• I agree–beautiful post! Louisa May Alcott called her books her children. So did many other nineteenth-century women writers who clearly saw writing and motherhood as incompatible. Although many women today combine the two, it is never easy. I envy you the freedom of walking the streets of Tokyo mulling over how to end an essay. Enjoy!

  • There is nothing wrong and everything right about your feelings on this topic. For most women who choose to be pregnant or who find themselves happily pregnant, there is little turning back. A growing baby develops its own velocity, and a mother’s devotion is usually intuitive though often full of doubts and regrets.
    I reared three children into responsible and independent adults, and I only started to write seriously after my children left the house. For me, devotion to writing requires willful and renewed dedication daily; my current freedom of time to read as widely and frequently as you describe is still a guilty pleasure. I’m completely amazed at my luck to live alone and responsible to myself only–for the most part.
    Revel in your freedom to choose. Advocate it. Too many women I know who remain childless by choice or by circumstance feel defensive of their situation. As you show confidence in it, those you encounter will learn to accept yet another way to live with satisfaction. It’s taken me a lifetime to understand there are many ways to live productively and make meaningful contributions.

  • When I asked my talented musician mom (full conservatory scholarship in 1939) why she abandoned her performance/recording/teaching career, she replied, “To have kids, of course.” Did said kids later turn around and thank her for making herself miserable? Well, no. After she died, a friend of hers confided that my mom never really wanted to be a mom. I had long deduced that, but the confirmation softened me toward her. It also helped me pay attention to my own doubts about my capacity for both motherhood and a creative career.

    Thank you for this thoughtful, honest post.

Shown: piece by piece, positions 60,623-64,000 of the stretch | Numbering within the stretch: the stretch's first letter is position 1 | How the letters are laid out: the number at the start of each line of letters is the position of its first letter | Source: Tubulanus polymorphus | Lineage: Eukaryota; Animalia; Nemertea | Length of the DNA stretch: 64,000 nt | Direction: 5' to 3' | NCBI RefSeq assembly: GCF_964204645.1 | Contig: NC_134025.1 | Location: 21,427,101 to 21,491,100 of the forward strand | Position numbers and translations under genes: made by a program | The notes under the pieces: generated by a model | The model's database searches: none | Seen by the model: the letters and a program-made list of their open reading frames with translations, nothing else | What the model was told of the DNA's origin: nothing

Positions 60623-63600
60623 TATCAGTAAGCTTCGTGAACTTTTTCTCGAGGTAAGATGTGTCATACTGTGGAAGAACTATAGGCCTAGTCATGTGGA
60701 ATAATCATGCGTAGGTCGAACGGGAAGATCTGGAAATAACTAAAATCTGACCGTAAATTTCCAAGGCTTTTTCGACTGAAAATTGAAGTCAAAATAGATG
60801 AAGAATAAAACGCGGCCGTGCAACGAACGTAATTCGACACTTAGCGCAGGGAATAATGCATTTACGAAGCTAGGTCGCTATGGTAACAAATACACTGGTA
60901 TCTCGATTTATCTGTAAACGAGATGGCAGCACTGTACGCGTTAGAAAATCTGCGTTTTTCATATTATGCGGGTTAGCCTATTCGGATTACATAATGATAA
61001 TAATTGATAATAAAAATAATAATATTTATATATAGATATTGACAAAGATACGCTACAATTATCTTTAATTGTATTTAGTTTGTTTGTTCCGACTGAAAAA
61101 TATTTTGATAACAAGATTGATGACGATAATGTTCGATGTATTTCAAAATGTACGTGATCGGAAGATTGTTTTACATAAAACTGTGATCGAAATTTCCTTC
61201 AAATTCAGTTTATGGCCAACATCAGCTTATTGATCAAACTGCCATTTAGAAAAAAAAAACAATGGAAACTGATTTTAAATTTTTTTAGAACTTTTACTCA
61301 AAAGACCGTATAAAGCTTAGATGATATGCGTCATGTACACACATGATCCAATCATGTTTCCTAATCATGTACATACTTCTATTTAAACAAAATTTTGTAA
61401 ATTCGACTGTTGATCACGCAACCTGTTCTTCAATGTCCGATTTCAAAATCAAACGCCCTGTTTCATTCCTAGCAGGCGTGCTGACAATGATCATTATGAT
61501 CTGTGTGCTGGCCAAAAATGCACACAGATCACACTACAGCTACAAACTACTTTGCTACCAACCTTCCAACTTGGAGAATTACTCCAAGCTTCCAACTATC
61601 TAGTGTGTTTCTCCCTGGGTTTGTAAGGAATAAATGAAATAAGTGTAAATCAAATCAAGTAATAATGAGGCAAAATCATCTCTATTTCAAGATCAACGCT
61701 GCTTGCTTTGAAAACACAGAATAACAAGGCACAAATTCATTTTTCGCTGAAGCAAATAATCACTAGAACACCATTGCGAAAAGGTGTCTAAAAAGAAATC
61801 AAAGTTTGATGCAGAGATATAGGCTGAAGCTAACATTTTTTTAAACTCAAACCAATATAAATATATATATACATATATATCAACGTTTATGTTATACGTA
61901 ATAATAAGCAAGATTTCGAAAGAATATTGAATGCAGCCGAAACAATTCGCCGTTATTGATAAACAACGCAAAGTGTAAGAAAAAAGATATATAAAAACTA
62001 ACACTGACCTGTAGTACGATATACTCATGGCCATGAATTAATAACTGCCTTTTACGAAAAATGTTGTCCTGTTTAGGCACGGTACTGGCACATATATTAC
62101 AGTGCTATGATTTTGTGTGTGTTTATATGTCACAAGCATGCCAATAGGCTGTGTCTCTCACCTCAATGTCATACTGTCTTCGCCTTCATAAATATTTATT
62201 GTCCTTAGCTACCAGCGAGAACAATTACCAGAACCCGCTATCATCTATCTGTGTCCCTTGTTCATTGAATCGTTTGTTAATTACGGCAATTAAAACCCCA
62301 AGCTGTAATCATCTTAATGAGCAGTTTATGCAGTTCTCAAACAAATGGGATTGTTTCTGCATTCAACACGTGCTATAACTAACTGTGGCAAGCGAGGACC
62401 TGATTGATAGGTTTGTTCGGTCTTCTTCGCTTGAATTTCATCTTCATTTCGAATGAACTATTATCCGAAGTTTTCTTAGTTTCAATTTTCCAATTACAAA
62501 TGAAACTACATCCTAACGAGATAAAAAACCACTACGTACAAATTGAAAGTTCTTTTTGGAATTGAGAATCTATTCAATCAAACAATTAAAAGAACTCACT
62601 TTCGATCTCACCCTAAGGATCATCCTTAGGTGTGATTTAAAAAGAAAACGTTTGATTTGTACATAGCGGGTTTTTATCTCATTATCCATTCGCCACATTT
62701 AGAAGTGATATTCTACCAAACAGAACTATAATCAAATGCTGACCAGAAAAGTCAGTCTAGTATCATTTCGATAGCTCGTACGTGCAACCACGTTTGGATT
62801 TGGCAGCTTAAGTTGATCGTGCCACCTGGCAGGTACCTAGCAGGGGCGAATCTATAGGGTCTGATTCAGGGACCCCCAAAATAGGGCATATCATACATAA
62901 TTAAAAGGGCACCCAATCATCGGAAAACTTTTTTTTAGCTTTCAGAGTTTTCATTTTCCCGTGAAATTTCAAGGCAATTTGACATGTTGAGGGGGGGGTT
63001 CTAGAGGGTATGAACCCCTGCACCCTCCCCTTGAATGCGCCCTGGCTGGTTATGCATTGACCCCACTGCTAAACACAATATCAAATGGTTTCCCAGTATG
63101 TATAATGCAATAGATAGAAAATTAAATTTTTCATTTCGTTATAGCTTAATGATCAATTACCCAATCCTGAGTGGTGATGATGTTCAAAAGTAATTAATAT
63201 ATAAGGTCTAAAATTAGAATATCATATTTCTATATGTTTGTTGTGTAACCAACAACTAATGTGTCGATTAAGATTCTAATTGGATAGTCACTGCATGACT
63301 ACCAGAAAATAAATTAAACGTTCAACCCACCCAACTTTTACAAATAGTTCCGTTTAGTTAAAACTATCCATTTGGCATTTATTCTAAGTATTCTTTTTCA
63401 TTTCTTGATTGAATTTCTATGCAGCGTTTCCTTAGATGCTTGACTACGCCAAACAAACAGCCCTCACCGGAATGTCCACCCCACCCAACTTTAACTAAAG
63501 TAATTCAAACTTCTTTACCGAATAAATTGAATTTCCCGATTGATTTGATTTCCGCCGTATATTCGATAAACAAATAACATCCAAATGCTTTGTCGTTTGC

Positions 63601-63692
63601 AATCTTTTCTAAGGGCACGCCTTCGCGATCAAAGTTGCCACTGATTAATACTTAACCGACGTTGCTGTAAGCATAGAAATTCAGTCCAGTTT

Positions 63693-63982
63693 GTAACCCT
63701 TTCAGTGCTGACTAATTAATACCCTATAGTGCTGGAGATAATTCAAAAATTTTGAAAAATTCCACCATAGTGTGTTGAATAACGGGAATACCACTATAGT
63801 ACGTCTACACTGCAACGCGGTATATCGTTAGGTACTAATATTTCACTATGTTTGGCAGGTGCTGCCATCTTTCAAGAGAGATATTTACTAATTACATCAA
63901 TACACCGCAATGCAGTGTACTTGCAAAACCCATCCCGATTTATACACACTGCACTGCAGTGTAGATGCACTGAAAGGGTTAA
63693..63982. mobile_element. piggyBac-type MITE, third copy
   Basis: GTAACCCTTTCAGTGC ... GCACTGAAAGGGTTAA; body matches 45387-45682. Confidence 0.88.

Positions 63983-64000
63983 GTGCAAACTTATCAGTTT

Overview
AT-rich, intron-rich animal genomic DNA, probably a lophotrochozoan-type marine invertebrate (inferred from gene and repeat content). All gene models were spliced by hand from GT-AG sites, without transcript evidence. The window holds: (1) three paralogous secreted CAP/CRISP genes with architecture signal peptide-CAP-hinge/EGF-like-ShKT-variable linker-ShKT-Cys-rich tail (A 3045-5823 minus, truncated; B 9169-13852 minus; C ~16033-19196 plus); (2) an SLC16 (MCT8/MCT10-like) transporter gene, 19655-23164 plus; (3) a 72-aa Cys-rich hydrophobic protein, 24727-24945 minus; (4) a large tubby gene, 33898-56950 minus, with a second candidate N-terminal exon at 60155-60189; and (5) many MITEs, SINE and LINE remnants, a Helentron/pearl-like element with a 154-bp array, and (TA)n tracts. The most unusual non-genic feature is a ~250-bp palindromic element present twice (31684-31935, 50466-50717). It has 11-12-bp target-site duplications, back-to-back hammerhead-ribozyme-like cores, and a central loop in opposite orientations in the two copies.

• Lindsey says:

    Wonderful subject topic, Kaori. I’ve been in these same types of conversations before. They seem to get more strange with age. Can’t recall the number of times I’ve heard the line, “Don’t worry, you’ll change your mind one day.” or, “Your animals are like your children.” But honestly, neither is true.

    From a formative age, I gave great thought to what it would take to follow a creative path and evaluated which of life’s social plateaus fit along it. Surly not all goes smoothly, but motherhood certainly wasn’t in my cards. Although my long term boyfriend dumped me to married a child-wanting women. Even ten years later, no part of me regrets standing my ground on the decision.

    Keep up the good writing.
    Cheers! from a fellow PAA alumni

  • Karen says:

    Kaori – What a wonderful addition to the fields of “parent education” and “responsibility.” You’ve given something beneficial to anyone thinking about becoming a mother — or not! Whether or not intentional, you honestly portray the ying and yang of parenting and individuality — to write — or engage in whatever profession one actively pursues or put off as a lifelong desire, as I did. Your essay inspired me to reflect upon my own choices to be a parent and aspiring writer.

    I have two absolutely adorable adults who were once adorable infants and adolescents. I had longed for them. Along with a sometimes-satisfying 9 to 5, they have been my life’s work. The desire to write and “live in Paris” was only actualized in 2012, beyond my 60th birthday when my children were in a comfortable place in their lives and even then, I wanted them to join me to experience the gift to myself. I have often thought of them as appendages. Experiencing Paris, which they had heard about for many years, would not have seemed complete without them to share a part of it.